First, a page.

Carey and Capital in Jack Maggs
Perseus wore a magic cap so that the monsters he
hunted down might not see him. We draw the magic
cap down over our own eyes and ears so as to deny
that there are any monsters.1
I suppose I've always been interested in monsters, and
the monsters within us.2
THROUGHOUT HIS FICTION, Peter Carey has been concerned with unsettling the illusions of capitalism. Critiques of contemporary capitalist society figured significantly in his earlier works. Among the stories, “American Dreams” exposed the illusions of consumerism, offering a sarcastic view of tourism as commodification; in “War Crimes,” capitalism entered “its most picturesque phase”3 with two hippy-punk capitalists acting as literal troubleshooters for an ailing business, while “The Puzzling Nature of Blue” investigated the relationship between capitalism and colonialism. Carey's first novel, Bliss, tackled the advertising industry, proposing a metaphoric view of capitalism as cancerous. Illywhacker displayed the evolution of Australian society as “a kind of degeneration from entrepreneurial cap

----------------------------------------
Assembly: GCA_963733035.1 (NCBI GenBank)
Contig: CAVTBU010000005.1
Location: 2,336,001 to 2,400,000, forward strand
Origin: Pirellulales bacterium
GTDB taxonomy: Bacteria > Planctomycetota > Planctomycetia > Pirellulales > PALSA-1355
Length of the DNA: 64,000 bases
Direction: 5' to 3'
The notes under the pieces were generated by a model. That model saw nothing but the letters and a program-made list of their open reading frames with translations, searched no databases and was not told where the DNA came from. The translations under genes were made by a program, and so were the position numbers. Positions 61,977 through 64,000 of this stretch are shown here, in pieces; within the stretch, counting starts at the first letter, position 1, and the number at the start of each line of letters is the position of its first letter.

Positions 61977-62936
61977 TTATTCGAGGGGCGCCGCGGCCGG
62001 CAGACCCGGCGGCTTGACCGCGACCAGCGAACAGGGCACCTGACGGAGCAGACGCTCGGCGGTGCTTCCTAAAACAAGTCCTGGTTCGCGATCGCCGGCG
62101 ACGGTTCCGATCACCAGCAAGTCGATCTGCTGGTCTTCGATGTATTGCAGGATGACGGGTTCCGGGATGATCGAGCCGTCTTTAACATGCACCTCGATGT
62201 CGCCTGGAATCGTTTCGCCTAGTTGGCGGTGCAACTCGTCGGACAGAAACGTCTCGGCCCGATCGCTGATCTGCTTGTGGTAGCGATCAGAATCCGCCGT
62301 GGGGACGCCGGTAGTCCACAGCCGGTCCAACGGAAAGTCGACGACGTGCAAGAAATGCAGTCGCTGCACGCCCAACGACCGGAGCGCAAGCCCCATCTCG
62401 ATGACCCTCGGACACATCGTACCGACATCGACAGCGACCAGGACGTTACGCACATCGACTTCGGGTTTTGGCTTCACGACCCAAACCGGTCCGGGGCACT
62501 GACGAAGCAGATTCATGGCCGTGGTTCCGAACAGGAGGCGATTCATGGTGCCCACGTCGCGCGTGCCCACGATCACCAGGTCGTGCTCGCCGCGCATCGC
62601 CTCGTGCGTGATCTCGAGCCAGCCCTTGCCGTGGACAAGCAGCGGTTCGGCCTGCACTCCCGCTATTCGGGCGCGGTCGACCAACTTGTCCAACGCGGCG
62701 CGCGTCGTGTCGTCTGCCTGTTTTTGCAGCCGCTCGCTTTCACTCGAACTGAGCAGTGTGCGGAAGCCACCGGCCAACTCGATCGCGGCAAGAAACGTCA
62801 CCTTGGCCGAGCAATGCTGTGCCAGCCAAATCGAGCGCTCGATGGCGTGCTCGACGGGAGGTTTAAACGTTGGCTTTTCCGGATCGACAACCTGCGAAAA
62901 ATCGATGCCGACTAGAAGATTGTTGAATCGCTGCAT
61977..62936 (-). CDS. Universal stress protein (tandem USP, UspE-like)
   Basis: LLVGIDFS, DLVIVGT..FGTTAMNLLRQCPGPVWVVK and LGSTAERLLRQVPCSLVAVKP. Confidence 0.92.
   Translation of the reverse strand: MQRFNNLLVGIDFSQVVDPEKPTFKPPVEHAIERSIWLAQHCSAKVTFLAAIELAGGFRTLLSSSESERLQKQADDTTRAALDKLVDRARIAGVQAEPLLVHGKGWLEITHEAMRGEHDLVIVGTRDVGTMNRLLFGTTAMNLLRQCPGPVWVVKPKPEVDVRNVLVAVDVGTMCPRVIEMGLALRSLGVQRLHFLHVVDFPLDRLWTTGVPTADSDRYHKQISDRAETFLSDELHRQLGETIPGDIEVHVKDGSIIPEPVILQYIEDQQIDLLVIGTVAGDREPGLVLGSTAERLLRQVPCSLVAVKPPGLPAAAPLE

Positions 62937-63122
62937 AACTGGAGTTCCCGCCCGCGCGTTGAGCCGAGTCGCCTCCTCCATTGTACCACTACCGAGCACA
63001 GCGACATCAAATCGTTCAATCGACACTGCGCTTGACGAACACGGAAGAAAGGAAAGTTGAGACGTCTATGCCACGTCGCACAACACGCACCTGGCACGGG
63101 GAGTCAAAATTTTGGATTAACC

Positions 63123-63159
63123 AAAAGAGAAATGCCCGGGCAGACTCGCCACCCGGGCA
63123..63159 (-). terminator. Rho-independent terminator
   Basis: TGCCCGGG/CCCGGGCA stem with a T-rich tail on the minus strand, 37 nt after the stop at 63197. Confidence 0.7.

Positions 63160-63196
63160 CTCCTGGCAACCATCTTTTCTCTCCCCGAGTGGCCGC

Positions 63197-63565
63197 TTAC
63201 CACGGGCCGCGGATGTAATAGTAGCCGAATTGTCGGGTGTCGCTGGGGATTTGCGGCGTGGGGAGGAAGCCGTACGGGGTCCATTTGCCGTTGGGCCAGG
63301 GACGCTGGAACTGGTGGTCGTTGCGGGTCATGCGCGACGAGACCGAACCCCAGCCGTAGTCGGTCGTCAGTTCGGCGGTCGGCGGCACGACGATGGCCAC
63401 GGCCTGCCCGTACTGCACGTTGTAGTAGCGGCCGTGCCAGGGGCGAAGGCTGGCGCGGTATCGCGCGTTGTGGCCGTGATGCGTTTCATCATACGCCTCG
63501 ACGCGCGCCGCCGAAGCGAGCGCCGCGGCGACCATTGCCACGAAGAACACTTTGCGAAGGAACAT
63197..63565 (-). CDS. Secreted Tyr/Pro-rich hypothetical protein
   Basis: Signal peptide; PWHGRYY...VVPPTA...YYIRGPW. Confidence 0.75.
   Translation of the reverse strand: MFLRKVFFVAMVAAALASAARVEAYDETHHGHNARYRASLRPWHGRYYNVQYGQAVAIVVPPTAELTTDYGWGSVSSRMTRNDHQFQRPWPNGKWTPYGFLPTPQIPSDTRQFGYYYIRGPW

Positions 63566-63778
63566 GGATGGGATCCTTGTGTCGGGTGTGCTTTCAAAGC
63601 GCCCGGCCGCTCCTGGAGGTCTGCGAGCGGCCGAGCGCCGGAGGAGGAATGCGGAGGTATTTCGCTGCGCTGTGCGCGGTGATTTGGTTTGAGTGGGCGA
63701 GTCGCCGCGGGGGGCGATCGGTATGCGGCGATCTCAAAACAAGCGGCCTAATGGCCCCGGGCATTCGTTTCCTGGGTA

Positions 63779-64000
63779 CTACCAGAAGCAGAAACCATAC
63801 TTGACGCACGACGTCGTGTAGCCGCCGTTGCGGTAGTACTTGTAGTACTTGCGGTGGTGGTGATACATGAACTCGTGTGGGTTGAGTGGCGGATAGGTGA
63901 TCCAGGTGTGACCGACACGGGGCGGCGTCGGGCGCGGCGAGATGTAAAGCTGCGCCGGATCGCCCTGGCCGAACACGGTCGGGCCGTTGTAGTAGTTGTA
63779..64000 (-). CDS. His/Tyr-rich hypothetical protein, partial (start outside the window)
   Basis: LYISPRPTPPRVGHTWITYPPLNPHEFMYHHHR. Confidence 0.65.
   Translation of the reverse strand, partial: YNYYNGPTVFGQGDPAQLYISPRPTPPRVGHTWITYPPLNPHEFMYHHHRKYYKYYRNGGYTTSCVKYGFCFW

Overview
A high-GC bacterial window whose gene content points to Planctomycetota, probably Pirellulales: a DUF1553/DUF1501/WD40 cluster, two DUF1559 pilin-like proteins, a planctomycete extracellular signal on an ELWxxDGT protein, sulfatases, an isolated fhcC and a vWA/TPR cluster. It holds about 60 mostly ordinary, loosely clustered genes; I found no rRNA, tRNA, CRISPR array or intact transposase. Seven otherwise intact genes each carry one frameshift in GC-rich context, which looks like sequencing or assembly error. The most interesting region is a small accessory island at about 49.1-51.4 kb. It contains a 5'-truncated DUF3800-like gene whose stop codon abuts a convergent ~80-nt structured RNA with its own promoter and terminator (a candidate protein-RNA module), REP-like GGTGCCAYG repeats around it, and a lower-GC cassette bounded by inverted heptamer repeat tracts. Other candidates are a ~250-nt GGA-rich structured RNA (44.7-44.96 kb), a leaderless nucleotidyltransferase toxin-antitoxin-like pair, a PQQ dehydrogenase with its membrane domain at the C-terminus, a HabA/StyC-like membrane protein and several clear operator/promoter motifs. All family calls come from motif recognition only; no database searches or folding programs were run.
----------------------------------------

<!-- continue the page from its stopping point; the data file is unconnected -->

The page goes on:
1 Karl Marx, Capital, vol. 1, tr. Ben Fowkes (Das Kapital, 1867; Harmondsworth:
Penguin, 1976): 91. All further references are to this edition.
2 Joanna Penglase (co-writer) & Don Featherstone (co-writer and director), The
Most Beautiful Lies: A Film About Peter Carey (BBC 1, Omnibus, 1986–87).
3 Peter Carey, Collected Stories (London & Boston MA: Faber & Faber, 1995): 314.